03:51 Now, the lot of MCQs which will be related to this part, now, you have to understand your axillary artery. Imagine the axilla and the axillary artery. Those divisions are now going to form the cords, all the posterior divisions form the posterior cord. So that’s posterior to the axillary artery. The anterior divisions of the upper trunk and the middle trunk form the lateral cord. And the anterior division of the lower trunk on its own forms the medial cord. These cords are in relation to the axillary artery. They’re all lying in the axilla.

    04:58 Lateral cord. Tell me the nerves from the lateral cord or the brachial plexus.

    05:06 Take your time, think. It will be ulna.

    05:18 Lateral cord, whenever you think lateral, think lateral. Ulnar is medial, isn’t it? It’s okay. Radial nerve.

    05:32 No. Musculocutaneous.

    05:33 Musculocutaneous, that’s one. What else? Next person. Okay. No worries. There are three nerves. Long thoracic nerve.

    05:52 Not long thoracic. You have the musculocutaneous. The second one is a lateral root of median nerve, not the whole median nerve, the lateral root of median nerve, and the lateral pectoral nerve. LLM, lateral pectoral nerve, lateral root of median nerve, and musculocutaneous.

    06:25 They’re all coming from the lateral cord. So lateral cord, I’ll draw it in a minute, but that’s lateral through the axillary artery. What are the nerves from the medial cord of the brachial plexus? There would be the median nerve. The radial.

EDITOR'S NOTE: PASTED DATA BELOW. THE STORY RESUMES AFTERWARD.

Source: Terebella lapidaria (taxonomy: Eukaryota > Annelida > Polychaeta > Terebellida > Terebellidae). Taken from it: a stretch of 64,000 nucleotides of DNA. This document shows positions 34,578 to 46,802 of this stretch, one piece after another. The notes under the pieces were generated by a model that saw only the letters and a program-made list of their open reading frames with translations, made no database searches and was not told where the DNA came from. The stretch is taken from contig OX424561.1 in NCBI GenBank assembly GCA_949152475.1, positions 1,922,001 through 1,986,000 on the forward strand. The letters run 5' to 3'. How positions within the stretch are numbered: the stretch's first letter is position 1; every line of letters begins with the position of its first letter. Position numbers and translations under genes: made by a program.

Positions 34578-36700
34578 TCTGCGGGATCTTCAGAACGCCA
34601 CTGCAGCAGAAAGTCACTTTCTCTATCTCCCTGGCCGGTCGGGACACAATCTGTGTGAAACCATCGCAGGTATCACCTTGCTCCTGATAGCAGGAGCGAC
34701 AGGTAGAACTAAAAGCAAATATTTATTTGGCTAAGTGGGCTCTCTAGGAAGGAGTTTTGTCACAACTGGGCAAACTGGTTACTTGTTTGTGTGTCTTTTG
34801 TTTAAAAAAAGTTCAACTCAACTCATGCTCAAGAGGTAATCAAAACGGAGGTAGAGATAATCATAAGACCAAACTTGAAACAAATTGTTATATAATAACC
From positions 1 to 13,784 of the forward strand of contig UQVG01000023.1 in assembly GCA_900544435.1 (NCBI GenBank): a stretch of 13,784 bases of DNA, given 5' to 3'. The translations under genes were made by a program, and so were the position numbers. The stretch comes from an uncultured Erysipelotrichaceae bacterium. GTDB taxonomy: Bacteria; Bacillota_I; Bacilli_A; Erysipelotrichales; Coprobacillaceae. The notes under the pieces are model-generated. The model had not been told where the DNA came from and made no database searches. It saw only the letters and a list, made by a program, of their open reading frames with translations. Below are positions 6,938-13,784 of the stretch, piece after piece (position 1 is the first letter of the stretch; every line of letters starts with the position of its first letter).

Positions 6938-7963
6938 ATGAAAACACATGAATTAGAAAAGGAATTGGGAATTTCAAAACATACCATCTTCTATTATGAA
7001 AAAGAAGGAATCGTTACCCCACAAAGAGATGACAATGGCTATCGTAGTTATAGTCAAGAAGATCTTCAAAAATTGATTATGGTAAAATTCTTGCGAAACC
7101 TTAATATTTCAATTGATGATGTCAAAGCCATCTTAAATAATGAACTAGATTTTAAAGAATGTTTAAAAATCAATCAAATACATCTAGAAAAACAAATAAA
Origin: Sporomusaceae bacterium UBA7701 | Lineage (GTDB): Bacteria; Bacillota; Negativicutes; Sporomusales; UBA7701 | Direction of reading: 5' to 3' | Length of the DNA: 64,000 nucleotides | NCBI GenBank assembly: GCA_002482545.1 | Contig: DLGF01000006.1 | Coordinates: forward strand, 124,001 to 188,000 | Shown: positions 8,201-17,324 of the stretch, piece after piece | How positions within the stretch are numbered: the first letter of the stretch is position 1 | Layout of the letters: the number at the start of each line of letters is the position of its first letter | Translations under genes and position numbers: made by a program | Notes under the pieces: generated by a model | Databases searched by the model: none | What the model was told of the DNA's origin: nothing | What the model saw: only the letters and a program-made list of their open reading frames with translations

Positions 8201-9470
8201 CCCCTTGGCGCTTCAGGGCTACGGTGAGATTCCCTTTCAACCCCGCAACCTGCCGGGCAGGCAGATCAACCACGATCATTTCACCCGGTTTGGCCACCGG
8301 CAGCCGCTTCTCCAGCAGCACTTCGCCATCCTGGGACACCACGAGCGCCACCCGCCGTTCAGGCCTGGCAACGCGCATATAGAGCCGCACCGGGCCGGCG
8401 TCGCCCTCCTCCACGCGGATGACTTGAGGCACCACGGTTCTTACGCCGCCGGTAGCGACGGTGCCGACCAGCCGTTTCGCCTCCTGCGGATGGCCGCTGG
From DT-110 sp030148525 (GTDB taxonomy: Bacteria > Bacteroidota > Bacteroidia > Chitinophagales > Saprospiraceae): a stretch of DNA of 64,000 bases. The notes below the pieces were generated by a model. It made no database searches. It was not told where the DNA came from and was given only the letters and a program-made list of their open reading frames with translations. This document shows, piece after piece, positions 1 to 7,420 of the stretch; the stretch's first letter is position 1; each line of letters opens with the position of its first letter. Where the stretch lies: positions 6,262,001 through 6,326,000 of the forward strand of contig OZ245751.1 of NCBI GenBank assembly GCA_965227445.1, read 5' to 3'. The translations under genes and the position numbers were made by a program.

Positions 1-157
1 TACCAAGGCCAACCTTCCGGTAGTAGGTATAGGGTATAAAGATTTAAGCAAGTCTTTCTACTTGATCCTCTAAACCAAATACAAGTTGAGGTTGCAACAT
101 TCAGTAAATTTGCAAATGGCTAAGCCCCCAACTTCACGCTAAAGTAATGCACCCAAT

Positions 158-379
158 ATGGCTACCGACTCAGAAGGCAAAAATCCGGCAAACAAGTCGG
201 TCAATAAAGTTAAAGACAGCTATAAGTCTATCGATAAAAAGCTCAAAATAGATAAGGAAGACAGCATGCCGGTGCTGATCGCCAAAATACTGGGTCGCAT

06:46 The medial root of median nerve, right, because I said there is a lateral root of median nerve.

    06:49 So, you have the lateral root of median nerve coming from the lateral cord, and the medial root of median nerve coming from the medial cord, joins to form the median nerve. That’s one.

    07:02 What else? You have a lateral pectoral nerve. So you need to have a medial pectoral nerve. So that’s the second one. Third one, median side, ulnar nerve, so third nerve.

    07:15 And then you have the medial cutaneous nerve of the arm, medial cutaneous nerve of the forearm. So, medial cutaneous nerve of the arm, medial cutaneous nerve of the forearm, medial root of median nerve, medial pectoral nerve, and ulnar nerve. Medial cutaneous nerve of the arm, medial cutaneous nerve of the forearm, medial root of median nerve, medial pectoral nerve, and ulnar nerve. When we go through the surface anatomy in a minute, we will put all these into context on how it works, but this is pretty much hardcore anatomy and you can memorize this.

    08:04 Okay, I will stop here for a minute and go back there so it will be easier for you to understand.

    08:13 Let’s start from the beginning. The first one is the lateral pectoral nerve. What does

    About the Lecture

    The lecture Scalene Muscles by Stuart Enoch, PhD is from the course Musculoskeletal - Upper Limb.

    Author of lecture Scalene Muscles

     Stuart Enoch, PhD

    Stuart Enoch, PhD